Tech giant Huawei has cancelled the launch of a flagship phone and watch in Taiwan after Taipei imposed a temporary ban on some of its products for listing the island as part of China.
On its official Taiwan Facebook page Chinese company Huawei said the launch of its Mate 30 Pro smartphone and its GT 2 digital watch had been canceled due to “supply issues” without elaborating further.
“We thank all users who participated in the pre-order event of the products … and express deep regret for causing you inconvenience,” the statement said, adding that users would be refunded.
The cancellations came after Taiwan last month suspended sales of three Huawei models that listed the self-ruled, democratic island as “Taiwan, China” for timezones and contacts.
Taiwan’s National Communications Commission (NCC) said the temporary ban of Huawei’s P30, P30 pro and Nova 5T models was still effective as the company had yet to change the wording.
How Taiwan is described is a hugely sensitive political issue.
Beijing considers Taiwan as part of its territory and has vowed to seize it by force if necessary, even though the two sides have been governed separately for the last seven decades.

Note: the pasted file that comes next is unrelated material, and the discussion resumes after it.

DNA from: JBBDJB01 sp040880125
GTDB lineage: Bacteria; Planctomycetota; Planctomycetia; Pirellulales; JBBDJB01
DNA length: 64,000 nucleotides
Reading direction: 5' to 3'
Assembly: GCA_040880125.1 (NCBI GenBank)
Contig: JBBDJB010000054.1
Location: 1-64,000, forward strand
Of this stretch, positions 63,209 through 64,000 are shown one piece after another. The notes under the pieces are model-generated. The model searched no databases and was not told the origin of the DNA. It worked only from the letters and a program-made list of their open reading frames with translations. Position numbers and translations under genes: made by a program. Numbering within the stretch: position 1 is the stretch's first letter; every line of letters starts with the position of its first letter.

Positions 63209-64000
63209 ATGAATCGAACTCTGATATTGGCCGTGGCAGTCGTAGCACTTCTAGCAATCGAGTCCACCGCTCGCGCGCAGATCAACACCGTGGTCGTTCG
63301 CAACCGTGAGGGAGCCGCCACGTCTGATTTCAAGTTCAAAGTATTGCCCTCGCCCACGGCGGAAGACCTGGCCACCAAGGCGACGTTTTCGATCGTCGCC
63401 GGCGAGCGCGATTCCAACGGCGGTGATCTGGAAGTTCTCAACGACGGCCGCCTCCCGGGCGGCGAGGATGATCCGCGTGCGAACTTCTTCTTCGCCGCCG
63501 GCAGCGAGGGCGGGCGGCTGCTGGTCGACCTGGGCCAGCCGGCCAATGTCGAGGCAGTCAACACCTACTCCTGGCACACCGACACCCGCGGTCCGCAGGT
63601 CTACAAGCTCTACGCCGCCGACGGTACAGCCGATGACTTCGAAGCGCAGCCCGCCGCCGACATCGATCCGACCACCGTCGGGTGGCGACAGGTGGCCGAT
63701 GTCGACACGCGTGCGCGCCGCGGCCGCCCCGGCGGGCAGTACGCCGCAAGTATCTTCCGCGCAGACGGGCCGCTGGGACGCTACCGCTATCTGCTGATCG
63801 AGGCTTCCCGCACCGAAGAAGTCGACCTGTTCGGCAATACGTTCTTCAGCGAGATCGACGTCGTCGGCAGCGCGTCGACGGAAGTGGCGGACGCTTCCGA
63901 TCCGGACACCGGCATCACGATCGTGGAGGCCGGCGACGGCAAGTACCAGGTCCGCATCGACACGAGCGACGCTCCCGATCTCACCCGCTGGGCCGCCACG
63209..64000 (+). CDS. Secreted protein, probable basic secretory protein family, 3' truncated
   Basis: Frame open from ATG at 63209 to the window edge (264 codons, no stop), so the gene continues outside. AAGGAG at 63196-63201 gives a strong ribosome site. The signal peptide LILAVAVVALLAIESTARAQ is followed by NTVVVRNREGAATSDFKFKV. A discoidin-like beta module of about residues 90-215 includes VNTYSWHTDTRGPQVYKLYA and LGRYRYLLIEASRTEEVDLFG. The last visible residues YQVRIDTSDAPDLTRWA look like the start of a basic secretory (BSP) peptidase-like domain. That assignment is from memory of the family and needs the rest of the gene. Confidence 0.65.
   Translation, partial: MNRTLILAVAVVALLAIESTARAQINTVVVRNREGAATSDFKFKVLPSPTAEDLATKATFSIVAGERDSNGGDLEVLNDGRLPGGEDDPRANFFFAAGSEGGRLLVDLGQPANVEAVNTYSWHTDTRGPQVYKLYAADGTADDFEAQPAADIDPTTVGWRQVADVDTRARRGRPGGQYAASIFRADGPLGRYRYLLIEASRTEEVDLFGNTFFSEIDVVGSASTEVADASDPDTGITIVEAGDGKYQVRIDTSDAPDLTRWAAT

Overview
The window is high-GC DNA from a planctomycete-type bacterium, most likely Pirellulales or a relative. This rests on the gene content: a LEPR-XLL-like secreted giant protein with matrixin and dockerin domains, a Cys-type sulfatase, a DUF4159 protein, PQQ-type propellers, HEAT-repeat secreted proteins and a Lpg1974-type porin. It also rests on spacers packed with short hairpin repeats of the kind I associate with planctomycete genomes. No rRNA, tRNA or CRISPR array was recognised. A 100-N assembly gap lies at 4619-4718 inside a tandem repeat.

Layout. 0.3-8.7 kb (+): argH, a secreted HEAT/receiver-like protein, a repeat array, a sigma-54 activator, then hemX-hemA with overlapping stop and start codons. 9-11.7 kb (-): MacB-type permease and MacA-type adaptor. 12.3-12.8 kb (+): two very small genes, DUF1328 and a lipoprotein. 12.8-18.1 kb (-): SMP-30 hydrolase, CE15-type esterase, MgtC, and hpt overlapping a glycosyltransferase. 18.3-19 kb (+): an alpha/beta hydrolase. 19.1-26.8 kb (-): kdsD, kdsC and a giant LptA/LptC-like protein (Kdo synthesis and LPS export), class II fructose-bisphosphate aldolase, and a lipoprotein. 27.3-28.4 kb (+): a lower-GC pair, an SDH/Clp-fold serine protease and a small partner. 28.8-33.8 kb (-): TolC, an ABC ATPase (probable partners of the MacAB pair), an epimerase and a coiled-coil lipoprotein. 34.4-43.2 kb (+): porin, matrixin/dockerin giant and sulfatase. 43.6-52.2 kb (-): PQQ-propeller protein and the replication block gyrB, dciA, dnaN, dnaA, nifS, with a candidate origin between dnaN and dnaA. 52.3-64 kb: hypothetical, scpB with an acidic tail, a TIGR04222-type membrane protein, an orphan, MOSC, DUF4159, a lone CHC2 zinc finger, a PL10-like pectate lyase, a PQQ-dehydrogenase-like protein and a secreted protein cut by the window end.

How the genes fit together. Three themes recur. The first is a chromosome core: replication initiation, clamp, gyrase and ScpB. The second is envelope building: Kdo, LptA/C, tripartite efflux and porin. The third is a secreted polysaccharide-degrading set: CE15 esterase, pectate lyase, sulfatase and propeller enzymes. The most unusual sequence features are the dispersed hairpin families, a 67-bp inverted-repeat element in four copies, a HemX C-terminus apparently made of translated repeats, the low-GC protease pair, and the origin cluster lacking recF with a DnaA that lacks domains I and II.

In recent years international brands have routinely found themselves bowing to Beijing’s stance on Taiwan – a much smaller market compared with the lucrative mainland.
A growing list of international firms, including luxury brands, airlines and hotels, have been pushed to apologize to Beijing or change Taiwan’s classification on their websites to “Taiwan, China” or “Chinese Taipei.”
The authoritarian mainland has ramped up diplomatic and economic pressure on Taiwan since President Tsai Ing-wen was elected in 2016 because her party refuses to recognize that idea that the island is part of “one China.”
Pressure is building as Taiwan heads towards elections in January, with Tsai seeking to defeat an opponent who favors much warmer ties with China.
Huawei, the world’s number two smartphone producer, has previously come under fire in mainland China for the opposite offence – not labelling the cities of Taipei, Hong Kong and Macau as part of China in some Chinese-language settings.